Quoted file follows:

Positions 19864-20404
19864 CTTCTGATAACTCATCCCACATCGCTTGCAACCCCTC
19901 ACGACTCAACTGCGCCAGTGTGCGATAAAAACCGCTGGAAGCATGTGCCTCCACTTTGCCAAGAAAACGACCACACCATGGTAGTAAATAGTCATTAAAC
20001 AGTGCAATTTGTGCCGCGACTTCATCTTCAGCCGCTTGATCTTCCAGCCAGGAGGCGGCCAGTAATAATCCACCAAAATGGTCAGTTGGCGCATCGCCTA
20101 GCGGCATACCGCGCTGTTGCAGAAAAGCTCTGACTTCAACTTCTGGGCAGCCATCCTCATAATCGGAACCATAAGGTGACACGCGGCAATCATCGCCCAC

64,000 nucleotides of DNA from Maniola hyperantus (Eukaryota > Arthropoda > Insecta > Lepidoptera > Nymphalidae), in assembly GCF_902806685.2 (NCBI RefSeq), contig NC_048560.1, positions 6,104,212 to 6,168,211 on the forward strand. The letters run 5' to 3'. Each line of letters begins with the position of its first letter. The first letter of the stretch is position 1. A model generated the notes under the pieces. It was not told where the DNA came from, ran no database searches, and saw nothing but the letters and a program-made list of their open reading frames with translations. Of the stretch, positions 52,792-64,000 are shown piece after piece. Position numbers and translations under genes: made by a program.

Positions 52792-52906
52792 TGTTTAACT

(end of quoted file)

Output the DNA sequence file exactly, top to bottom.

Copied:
Positions 19864-20404
19864 CTTCTGATAACTCATCCCACATCGCTTGCAACCCCTC
19901 ACGACTCAACTGCGCCAGTGTGCGATAAAAACCGCTGGAAGCATGTGCCTCCACTTTGCCAAGAAAACGACCACACCATGGTAGTAAATAGTCATTAAAC
20001 AGTGCAATTTGTGCCGCGACTTCATCTTCAGCCGCTTGATCTTCCAGCCAGGAGGCGGCCAGTAATAATCCACCAAAATGGTCAGTTGGCGCATCGCCTA
20101 GCGGCATACCGCGCTGTTGCAGAAAAGCTCTGACTTCAACTTCTGGGCAGCCATCCTCATAATCGGAACCATAAGGTGACACGCGGCAATCATCGCCCAC

64,000 nucleotides of DNA from Maniola hyperantus (Eukaryota > Arthropoda > Insecta > Lepidoptera > Nymphalidae), in assembly GCF_902806685.2 (NCBI RefSeq), contig NC_048560.1, positions 6,104,212 to 6,168,211 on the forward strand. The letters run 5' to 3'. Each line of letters begins with the position of its first letter. The first letter of the stretch is position 1. A model generated the notes under the pieces. It was not told where the DNA came from, ran no database searches, and saw nothing but the letters and a program-made list of their open reading frames with translations. Of the stretch, positions 52,792-64,000 are shown piece after piece. Position numbers and translations under genes: made by a program.

Positions 52792-52906
52792 TGTTTAACT